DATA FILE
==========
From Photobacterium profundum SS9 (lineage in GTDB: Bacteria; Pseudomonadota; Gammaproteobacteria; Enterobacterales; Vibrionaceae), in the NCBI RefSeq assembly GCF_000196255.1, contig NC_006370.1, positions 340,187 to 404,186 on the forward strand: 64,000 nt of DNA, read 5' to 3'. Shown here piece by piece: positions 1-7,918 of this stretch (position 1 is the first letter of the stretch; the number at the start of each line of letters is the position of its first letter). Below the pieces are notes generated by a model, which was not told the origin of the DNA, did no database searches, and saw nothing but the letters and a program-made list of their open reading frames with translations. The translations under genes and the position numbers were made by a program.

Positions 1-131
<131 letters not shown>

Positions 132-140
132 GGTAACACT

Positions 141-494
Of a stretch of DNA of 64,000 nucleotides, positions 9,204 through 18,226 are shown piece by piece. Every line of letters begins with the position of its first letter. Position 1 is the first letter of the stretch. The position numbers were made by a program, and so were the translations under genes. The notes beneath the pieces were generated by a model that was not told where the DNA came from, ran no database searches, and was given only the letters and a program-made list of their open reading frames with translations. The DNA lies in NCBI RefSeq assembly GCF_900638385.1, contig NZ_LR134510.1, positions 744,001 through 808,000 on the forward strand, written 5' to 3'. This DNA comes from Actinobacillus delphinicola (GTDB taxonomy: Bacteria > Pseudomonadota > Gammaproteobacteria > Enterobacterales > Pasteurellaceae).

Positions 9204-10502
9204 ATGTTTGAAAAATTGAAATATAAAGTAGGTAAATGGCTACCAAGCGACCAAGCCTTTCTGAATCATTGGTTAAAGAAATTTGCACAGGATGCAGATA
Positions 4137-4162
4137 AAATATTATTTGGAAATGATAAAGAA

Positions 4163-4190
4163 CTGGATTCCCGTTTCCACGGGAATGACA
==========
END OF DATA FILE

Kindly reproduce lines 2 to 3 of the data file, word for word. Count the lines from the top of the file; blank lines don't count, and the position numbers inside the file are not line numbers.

Positions 1-131
<131 letters not shown>